Flight, 21 Space Operations Squadron – Vandenberg Tracking Station; callsign COOK – Vandenberg AFB, CA
Det 3, 21 Space Operations Squadron – Hawaii Tracking Station; callsign HULU – Kaena Point, Hawaii
Det 2, 21 Space Operations Squadron – Guam Tracking Station; callsign GUAM – Andersen AFB, Guam
Det 1, 21 Space Operations Squadron – Diego Garcia Tracking Station; callsign REEF – Diego Garcia, BIOT
The birth of the National Security Space Enterprise was the Corona photo intelligence gathering satellite program. Recently declassified, this program convinced the Air Force a dedicated unit was needed to provide satellite tracking. In April 1959, the 6594th Test Wing was activated with temporary headquarters in Palo Alto, Calif. In 1960, land was purchased in Sunnyvale, Calif. and the 6594th Test Wing relocated to form the Air Force Satellite Test Center. Construction on the "Blue Cube" was completed in 1968, and on Jan. 1, 1971, the Sunnyvale facilities became Sunnyvale Air Force Station. The installation was renamed Onizuka Air Force Station on July 24, 1986, in honor of Col. Ellison Onizuka, who lost his life in the Space Shuttle Challenger accident.
The 21st Space Operations Squadron was activated on October 1, 1991, and within one year, absorbed the roles of the 2nd Satellite Tracking Group and the 1999th Communications Squadron. After the 1995 Base Realignment and Closure committee directed realignment of Onizuka AFS, 21 SOPS absorbed the roles of the 750th Space Group and all subordinate units, to include the 5th Space Operations Squadron. On 10 March 2004, the squadron became part of the 50th Network Operations Group. In 2005, the BRAC committee directed Onizuka AFS to close not later than September 15, 2011. On July 29, 2010, the squadron relocated to Vandenberg AFB after the closure of Onizuka, gaining Detachment 1, Vandenberg Tracking Station, from the 22nd Space Operations Squadron. At Vandenburg, the squadron operated the Ellison Onizuka Satellite Operations Facility. On October 1, 2010, the 50th Network Operations Group reorganized and the squadron gained Diego Garcia Tracking Station, British Indian Ocean Territory; Guam Tracking Station, Andersen AFB, Guam; and Hawaii Tracking Station, Kaena Point, Hawaii.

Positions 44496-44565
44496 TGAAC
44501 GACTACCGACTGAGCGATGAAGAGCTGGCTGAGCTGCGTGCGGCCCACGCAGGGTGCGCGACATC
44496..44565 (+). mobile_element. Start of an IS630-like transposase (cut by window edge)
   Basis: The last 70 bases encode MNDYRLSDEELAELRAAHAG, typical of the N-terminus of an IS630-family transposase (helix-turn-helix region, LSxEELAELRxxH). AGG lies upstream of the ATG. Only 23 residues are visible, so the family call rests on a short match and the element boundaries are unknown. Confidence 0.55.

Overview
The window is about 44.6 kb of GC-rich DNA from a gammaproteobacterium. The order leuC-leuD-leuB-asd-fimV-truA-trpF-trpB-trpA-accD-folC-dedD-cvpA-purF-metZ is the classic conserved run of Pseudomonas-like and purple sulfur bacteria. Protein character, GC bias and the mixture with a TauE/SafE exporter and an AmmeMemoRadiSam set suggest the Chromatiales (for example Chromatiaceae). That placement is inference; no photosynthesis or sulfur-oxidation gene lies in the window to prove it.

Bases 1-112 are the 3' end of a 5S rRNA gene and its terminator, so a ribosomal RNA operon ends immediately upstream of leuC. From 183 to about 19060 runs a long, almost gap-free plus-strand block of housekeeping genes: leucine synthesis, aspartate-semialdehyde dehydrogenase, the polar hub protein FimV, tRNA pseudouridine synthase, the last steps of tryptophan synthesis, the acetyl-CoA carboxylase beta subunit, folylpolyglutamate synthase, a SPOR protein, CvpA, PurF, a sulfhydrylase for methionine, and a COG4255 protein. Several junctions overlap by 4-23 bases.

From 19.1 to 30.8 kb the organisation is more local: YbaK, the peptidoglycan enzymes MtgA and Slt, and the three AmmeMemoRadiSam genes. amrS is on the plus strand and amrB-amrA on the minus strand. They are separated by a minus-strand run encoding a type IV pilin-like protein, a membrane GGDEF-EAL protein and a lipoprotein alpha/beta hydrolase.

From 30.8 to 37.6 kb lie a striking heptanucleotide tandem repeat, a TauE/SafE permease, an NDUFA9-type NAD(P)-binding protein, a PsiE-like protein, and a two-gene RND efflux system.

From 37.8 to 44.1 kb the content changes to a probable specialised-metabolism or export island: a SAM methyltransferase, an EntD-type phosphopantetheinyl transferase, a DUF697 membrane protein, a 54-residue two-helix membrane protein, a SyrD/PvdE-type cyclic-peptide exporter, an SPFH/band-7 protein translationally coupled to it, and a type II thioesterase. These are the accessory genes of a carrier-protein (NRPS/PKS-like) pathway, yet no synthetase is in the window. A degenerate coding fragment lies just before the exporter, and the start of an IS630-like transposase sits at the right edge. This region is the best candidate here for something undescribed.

On August 1, 2011, the Global Positioning System (GPS) Ground Antennas and Monitoring Stations were transitioned from the 2nd Space Operations Squadron (of the 50th Operations Group) to the 21st, 22nd, 23rd Space Operations Squadrons (of the 50th Network Operations Group). At this time, 21 SOPS absorbed maintenance, quality assurance and real property responsibilities for GPS sites at Kwajalein Atoll, Diego Garcia Tracking Station and Kaena Point Tracking Station.
- "21st Space Operations Squadron". Schriever Air Force Base. April 16, 2015. Archived from the original on September 10, 2015. Retrieved November 8, 2016.
- Robertson, Patsy (March 16, 2015). "21 Space Operations Squadron (AFSPC)". Air Force Historical Research Agency. Archived from the original on March 4, 2016. Retrieved November 8, 2016.